By feeding soil and ensuring that it has everything it needs, then—and only then—will it reward you with abundant harvests

Gardening is so much more than sowing seeds or planting seedlings into a plot—it’s mostly about working with the soil. Some people naturally maintain soil health while gardening without even knowing it, but if your transplants aren’t growing, or your nightshades aren’t bearing fruit, there may be a deeper problem.

Common garden problems caused by soil issueshands in dirtPhoto by Gabriel Jimenez on Unsplash

One of the most common problems that gardeners experience in their gardens is that they’ll prep the whole bed, transplant newly purchased or grown seedlings, and then a few weeks later notice that there’s still been little to no growth. This can happen when gardeners purchase topsoil or even compost that is high in carbons.

This means that the compost or topsoil was made primarily with leaves, shredded paper, cardboard, and other “brown” materials, and wasn’t balanced with many “green” materials, like food scraps. While this can be a leading cause of stunted plant growth, we don’t want to swing too far in the other way, either. Too much nitrogen can result in lush, green growth—which seems like a good thing—until you have three-foot tall tomatoes with no flowers or fruit.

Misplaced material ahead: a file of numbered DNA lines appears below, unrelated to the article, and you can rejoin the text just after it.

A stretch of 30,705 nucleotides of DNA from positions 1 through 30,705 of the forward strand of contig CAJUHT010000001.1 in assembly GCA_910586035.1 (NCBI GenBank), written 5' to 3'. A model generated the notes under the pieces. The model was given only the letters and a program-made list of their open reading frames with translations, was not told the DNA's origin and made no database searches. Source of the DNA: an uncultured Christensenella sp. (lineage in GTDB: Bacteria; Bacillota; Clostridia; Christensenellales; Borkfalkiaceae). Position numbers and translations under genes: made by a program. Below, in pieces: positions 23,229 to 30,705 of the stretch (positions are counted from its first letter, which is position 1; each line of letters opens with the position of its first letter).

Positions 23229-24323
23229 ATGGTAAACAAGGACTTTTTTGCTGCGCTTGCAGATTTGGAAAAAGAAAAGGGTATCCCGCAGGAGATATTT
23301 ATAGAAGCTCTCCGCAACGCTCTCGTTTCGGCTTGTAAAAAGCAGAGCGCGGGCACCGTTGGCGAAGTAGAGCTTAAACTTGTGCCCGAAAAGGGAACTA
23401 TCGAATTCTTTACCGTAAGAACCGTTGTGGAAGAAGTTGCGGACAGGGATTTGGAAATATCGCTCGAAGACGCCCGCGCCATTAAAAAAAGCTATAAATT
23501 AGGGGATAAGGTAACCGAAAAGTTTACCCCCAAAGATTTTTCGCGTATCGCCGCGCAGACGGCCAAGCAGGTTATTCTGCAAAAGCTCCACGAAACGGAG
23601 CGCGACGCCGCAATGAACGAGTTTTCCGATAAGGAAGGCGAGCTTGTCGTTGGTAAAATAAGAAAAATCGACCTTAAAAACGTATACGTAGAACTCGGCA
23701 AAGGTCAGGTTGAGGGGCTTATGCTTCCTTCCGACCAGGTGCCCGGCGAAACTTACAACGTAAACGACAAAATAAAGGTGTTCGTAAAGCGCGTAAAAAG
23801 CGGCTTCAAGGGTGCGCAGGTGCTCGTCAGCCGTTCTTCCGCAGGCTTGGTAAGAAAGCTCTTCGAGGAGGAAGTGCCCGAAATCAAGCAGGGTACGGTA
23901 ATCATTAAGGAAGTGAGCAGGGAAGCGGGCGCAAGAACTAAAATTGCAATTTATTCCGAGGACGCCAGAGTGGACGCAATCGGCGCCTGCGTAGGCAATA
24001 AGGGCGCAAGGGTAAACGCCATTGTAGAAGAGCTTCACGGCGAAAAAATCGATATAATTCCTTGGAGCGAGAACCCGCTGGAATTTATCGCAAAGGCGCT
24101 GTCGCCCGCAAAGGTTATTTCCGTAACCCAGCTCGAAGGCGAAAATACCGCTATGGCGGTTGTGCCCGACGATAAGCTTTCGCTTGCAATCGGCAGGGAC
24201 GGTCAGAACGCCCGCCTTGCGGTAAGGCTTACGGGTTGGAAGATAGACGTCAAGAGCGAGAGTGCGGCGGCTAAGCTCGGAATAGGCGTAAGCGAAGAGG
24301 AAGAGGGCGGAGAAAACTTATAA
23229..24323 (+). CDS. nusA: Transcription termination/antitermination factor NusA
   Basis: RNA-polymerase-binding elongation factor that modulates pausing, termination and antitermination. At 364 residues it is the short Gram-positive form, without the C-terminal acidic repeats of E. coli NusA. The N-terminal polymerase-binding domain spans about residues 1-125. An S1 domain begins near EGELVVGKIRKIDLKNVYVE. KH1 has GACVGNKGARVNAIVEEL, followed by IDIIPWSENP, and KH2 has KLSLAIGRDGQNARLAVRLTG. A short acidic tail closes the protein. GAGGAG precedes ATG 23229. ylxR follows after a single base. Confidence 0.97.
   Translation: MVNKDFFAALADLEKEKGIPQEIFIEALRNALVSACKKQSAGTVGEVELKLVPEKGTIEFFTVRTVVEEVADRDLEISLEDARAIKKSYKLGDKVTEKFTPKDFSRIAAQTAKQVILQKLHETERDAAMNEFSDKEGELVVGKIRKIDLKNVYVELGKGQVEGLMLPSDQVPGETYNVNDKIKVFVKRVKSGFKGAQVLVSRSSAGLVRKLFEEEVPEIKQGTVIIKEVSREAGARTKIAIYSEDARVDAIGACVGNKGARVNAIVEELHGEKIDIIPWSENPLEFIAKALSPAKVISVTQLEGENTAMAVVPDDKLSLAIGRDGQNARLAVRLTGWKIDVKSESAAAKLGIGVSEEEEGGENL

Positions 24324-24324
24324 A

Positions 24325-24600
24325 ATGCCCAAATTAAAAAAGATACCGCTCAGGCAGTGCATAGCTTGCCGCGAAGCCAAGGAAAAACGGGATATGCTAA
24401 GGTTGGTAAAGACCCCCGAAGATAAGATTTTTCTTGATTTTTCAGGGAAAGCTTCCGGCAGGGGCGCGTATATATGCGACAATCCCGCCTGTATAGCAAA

Sometimes you’ll notice that the problem in your garden happens later on, once the plant is fruiting. You’ll have the perfectly tall pepper plant, the fruit is forming, and then notice that the bottom has browned or rotted. This blossom end rot can be caused by a lack of calcium in the soil or improper watering, which prevents the plant from absorbing the calcium already present in the soil.

There are a lot of variables that can go into these common garden problems, and rather than playing a bunch of Google guessing games, there’s an easier way to get to the root of the issue.

It’s time to test your soildigging in the dirtPexels: Photo by Lisa

Testing your soil is the easiest way to figure out whether you have balanced and healthy soil life in your garden. Even if you’re not having any garden trouble, it might be worth doing a test so that you don’t over-amend your plot with too much compost or other natural fertilizer, like worm tea.

Making sure that your garden has the adequate nutrients means that the soil will be able to relay those necessary nutrients into plants. If your pH is too high, phosphorus and iron are less available; if pH is too low, it can be toxic to plants. There’s a lot that can go wrong!

A soil test will reveal the texture of your soil (and whether it is sand, clay or loam), determine its acidity, and tell you the available amount of nutrients (like calcium, magnesium and so on). Once you know what it is that your garden needs, you can take the right steps towards fixing it.

You can grab a soil test at most gardening centres; or, if you’re wanting an in-depth test, you can reach out to a local business, or see if there’s a soil/agriculture and science student that needs to perform these tests for free for their thesis.

If the soil test comes back saying that you have healthy soil, that’s great. If you’re still having trouble in your garden, it might be a different problem, like under or overwatering, improper sunlight requirements for certain plants, or planting things out of season.

It might seem like a lot to remember, but once you get the hang of growing vegetables and fruits that you like to eat, the reward of gardening will be well worth the effort.